Thursday, June 19, 2014

A Forked Plot: Brazen Tongue (1940), by Gladys Mitchell

If you like Poirot and Miss Marple, you'll love Mrs. Bradley.

             --Publisher's Blurb on the Vintage reprint of Brazen Tongue (1940), by Gladys Mitchell

....I think there were too many characters to keep up with in Brazen Tongue...By the end of the book I was confused as to who was the murderer.

              --Amazon.com customer review of Brazen Tongue (1940), by Gladys Mitchell

Gladys Mitchell
(1901-1983)
It is to be expected that publishers seeking to market the mysteries of Gladys Mitchell (1901-1983)--now more widely available to readers around the world that at any time, including during the author's own lifetime--would hail her as another Agatha Christie; but in actuality Mitchell was very much her own woman, with a beguiling voice distinct from not only that of Christie, but also the other most publicized Golden Age Crime Queens, Dorothy L. Sayers, Margery Allingham and Ngaio Marsh.

Bizarre
is a word often applied to Mitchell's sixty-six novels, published between 1929 to 1984, about the crime-solving capers of the unorthodox psychiatrist Mrs. Beatrice Adela Lestrange Bradley. Exuberant is another. Inscrutable, others, less enchanted, have added. Mitchell can surpass Allingham at her most opaque.

"Mitchell's plotting style was uniquely hers," truly writes Nick Fuller in his introduction to Sleuth's Alchemy (2005), Crippen & Landru's collection of Gladys Mitchell short fiction. Occasionally, notes Nick, Mitchell's mystery "maze-building would get out of hand, and she would lose herself in the labyrinth, whereupon the critical Minotaur would gobble her up, and, like Icarus, she would come plummeting down to earth a fantastic wreck."

Even Mitchell's most coherently plotted mystery novels demand careful attention from readers--more, perhaps, than some may care to give to escape fiction.  Yet for those of us willing to make the commitment, Mitchell's best work is an absolute and abiding delight.

beware the critical Minotaur

Case in point: Brazen Tongue (1940), which Mitchell wrote in the early months of the "Phoney War" in Europe (the period in 1939-40 before the German attack on France and the low countries was launched). Like Nick Fuller, who deems this book one of Mitchell's three or four best Bradleys, I find it a superlative crime novel, with an interesting plot, sly humor, a memorable depiction of life in a provincial English town in the early days of the Second World War and the saurian Mrs. Bradley just as wonderfully outre as ever.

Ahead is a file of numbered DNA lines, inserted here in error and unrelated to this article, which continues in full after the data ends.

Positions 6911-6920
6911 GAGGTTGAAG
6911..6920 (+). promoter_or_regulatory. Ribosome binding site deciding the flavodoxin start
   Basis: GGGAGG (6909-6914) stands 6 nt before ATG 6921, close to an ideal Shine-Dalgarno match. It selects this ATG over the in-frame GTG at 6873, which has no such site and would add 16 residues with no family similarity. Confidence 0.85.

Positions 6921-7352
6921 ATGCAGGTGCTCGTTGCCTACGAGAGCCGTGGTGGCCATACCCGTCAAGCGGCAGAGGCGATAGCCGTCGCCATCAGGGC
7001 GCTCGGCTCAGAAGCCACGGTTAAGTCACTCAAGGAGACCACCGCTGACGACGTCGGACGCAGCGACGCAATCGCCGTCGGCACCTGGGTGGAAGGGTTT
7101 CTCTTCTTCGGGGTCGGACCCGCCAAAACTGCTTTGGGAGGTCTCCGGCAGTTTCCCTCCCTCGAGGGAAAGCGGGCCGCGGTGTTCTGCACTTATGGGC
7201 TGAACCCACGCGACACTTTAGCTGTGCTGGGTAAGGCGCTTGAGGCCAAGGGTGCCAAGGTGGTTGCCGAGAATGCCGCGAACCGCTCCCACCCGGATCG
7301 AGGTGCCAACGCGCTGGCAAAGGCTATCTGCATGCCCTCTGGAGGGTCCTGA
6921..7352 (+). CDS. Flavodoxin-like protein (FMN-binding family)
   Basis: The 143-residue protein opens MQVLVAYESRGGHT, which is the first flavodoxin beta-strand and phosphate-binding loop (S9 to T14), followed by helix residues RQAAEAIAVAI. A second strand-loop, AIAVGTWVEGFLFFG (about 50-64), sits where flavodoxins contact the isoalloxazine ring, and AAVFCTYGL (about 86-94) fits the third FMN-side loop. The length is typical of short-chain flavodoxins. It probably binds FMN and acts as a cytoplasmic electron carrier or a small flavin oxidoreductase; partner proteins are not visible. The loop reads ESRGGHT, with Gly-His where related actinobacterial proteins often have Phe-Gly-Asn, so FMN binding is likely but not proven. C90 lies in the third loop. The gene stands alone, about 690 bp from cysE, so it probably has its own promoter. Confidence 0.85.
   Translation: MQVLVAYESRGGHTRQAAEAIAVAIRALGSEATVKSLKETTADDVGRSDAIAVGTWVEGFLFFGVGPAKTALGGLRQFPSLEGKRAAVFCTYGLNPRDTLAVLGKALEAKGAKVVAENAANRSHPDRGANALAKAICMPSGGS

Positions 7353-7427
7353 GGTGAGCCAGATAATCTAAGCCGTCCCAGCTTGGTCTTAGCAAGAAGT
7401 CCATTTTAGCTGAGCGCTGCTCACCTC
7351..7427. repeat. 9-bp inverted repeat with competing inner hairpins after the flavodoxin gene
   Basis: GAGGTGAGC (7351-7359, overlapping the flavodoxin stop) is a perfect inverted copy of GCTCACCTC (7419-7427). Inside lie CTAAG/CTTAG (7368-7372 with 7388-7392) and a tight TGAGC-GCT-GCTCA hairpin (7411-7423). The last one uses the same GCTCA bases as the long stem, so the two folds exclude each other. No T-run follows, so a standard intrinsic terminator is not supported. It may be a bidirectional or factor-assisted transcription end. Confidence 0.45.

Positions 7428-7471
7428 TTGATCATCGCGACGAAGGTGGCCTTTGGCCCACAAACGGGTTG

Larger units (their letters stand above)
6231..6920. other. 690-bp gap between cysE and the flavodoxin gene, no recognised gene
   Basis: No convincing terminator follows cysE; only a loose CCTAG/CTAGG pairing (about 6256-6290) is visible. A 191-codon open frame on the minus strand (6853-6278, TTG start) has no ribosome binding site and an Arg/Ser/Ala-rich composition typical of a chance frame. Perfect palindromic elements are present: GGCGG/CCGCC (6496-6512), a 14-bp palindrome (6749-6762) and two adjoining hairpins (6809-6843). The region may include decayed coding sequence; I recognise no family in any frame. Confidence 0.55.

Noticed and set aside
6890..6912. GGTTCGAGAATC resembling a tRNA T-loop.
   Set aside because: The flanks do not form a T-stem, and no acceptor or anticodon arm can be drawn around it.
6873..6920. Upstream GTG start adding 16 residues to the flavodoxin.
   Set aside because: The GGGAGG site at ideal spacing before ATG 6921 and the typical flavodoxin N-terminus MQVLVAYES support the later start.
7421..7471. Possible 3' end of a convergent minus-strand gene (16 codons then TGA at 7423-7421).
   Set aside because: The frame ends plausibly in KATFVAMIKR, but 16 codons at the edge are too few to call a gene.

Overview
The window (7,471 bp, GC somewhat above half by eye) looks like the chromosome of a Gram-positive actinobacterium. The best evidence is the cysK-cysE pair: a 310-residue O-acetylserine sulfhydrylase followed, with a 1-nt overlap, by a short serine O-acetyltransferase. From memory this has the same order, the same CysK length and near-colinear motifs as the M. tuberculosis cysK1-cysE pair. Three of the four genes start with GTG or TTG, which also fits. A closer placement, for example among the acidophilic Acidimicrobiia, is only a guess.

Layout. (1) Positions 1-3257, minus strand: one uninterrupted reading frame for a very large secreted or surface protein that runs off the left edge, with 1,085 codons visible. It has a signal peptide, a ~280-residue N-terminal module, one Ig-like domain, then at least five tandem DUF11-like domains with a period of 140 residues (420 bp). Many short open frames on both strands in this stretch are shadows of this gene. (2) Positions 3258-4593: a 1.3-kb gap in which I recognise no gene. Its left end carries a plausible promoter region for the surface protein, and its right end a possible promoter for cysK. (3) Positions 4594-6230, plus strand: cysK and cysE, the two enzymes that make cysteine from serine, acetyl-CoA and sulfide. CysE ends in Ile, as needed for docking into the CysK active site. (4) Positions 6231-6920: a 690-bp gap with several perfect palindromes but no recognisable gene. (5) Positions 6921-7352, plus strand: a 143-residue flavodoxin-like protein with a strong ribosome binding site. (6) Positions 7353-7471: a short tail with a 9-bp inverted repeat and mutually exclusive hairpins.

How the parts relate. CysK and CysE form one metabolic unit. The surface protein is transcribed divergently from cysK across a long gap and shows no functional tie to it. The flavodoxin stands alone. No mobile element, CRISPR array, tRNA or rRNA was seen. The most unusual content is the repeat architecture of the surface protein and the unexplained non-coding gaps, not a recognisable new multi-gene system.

Although the puzzle, revolving around three suspicious but seemingly unrelated deaths occurring in the provincial town of Willington within a twelve hour period, is quite complex and somewhat non-linear in its elucidation, this is a true detective novel, with creative clueing and a relentless investigation by Mrs. Bradley.

the 2005 Minnow Press edition
While praising Brazen Tongue on his page about it at his Gladys Mitchell website, Jason Half somewhat faults what he terms the "meandering reveal" of the solution.

I think that Mitchell was going here for the Anthony Berkeley twist-style ending, seeing how many times she could shake the pieces in her crime-kaleidoscope to make a new picture of the solution.

I found it a tremendously fun, indeed bravura, performance; although others, like the Amazon reviewer quoted above, may well find it all too much (serious armchair sleuths should pay attention to the title of the book).

Half also criticizes Mitchell's brief depiction of a Jewish character, the wife of one Councillor Zacharias. Mitchell gives this character a stage lisp, a convention in English fiction going back to Charles Dickens' Fagin. Besides simply being rather silly, the exaggerated dialect  makes the character's testimony difficult to understand. In her work Mitchell had an unfortunate predilection for impenetrable dialect speech (another book where she indulges herself in this penchant to ill effect is Dead Men's Morris, with its acres and acres of "colorful" country dialect).

However, Councillor Zacharias and his wife are both portrayed quite sympathetically by Mitchell. There is no parallel here to dubious passages concerning Jews that we occasionally find in Golden Age mysteries by, for example, Christie, Sayers and Berkeley.